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Walk the Park/Bat ObservationDr. Russ Benedict and three of his student researchers presented an informational and entertaining program about bats on Friday, June 10m 2022. Dr. Benedict also identified bird calls at dusk such as the Scarlet Tanager, Wood Peewee, and Barred Owls. In addition, tree frog calls, lightning bugs, and an almost full moon punctuated the lovely evening. Over fifty people including many children participated. Dr. Russ Benedict (Central College) – bats Dr. Paulina Mena (Central College) – native bees Dr. Tom Rosburg (Drake University) – plants Dr. Nicole Palenske Ladner (Central College) – reptiles & amphibians Dr. Cathy Haustein (Central College Emeritus) – water quality survey Kristin Siewert (Central College) – monarch & other butterfly surveys Marla Mertz (Marion County Conservation) – dragonflies & more! The Saturday morning and afternoon walks also attracted people to the park for forays with naturalists and scientists. Steve Woodhouse, fromThe Marion County Express interviewed participants and published an article on June 17, 2022. Click the link below to read.
Year TwoDuring year two of the project, the Friends expect to provide environmental education opportunities for students throughout Marion county. This could include field trips and presentations during the school year, summer programs similar to science teacher Dick Vander Laan’s Big Rock Park camps from many years ago, sustainability day camps hosted recently by Central College and, organized removal of invasive species including garlic mustard and bush honeysuckle.
Year OneResidents will benefit by opportunities to work and learn alongside experts. The team will organize “citizen scientists” to do walking surveys (e.g., groups of birdwatchers) and help develop digital tools (e.g., a website and smartphone apps). Future visitors will be able to record their observations throughout the year, thus building an inventory of the Park’s living species. Dr. Paulina Mena and student Lauren Wall completed a summer research project on "Native Bee Survey in Big Rock Park". As you wander the paths of Big Rock Park and see a plant or animal and if you wish to participate in the environmental study, click on this link to open up the site survey data collection page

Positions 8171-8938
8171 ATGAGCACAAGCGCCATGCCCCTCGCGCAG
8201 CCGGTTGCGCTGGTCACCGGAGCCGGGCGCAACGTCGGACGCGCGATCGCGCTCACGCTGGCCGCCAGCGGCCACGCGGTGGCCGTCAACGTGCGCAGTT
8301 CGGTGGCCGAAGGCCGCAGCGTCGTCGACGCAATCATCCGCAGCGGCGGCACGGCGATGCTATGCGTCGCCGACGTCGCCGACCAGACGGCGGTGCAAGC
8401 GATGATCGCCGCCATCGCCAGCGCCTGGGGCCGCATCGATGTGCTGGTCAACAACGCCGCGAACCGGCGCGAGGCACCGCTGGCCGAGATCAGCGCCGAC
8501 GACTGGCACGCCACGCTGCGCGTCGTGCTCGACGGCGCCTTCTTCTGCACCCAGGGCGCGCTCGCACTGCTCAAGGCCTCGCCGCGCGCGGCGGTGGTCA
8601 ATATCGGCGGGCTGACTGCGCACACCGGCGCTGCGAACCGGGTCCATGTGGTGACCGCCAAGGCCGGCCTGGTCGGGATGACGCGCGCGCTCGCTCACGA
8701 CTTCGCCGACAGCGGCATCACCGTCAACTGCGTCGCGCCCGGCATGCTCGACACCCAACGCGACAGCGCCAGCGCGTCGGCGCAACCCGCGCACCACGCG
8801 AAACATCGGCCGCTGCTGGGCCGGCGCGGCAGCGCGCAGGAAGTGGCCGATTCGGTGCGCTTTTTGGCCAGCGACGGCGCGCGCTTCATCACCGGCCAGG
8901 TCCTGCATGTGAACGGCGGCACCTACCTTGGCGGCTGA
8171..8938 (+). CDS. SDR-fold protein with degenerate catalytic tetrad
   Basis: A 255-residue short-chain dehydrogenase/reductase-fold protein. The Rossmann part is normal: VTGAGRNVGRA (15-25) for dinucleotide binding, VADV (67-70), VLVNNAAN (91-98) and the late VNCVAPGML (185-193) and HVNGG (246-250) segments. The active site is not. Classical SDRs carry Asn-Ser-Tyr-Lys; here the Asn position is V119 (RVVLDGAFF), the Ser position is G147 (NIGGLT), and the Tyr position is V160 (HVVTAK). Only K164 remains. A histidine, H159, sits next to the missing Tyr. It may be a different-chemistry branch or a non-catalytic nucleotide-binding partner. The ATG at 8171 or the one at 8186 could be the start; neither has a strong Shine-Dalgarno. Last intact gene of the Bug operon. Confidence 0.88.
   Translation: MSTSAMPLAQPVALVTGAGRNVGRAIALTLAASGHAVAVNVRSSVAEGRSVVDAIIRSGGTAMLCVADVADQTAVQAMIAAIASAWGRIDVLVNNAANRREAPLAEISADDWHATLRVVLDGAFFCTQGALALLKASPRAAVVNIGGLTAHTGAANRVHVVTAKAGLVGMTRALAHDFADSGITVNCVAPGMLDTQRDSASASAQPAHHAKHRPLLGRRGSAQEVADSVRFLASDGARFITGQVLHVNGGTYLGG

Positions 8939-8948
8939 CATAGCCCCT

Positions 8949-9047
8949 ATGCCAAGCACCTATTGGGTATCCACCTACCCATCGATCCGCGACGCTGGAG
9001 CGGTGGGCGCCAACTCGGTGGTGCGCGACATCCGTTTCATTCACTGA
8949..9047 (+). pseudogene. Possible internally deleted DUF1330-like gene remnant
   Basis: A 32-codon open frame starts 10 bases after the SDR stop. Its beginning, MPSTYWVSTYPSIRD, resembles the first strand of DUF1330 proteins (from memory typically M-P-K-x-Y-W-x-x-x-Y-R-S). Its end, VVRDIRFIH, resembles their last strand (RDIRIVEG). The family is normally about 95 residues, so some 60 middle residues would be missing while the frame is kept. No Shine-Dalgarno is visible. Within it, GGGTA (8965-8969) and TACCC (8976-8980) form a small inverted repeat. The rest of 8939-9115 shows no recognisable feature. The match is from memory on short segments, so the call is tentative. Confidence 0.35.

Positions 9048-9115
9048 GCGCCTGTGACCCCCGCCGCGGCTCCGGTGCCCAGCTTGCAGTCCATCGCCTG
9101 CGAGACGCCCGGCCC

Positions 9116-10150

Park Environmental StudyIn 2017, the City of Pella’s Community Services Board questioned the environmental impact of adding new activities to the park. They pointed out the need to consider waterways, investigate whether or not the park is home to any endangered species, and determine whether new activities necessitated the removal of trees. In collaboration with the City of Pella, the Friends of Big Rock Park will engage Central College scientific experts who will work with a diverse group of local students and citizens to complete a multi-year, comprehensive environmental study of the park. They will identify and inventory plants, butterflies, bees, birds, mammals, fungi, reptiles, and amphibians, giving particular attention to populations that are of special concern, threatened, or endangered. To survey the park effectively, researchers will conduct surveys over a two-year period beginning in the spring of 2021. This offers the best opportunity to complete a reliable survey, controlling for year-to-year variation (e.g., drought). In addition, this two-year window allows time for significant community engagement and development of educational programs for the spring, summer, and fall of 2022, building on the prior year’s research.
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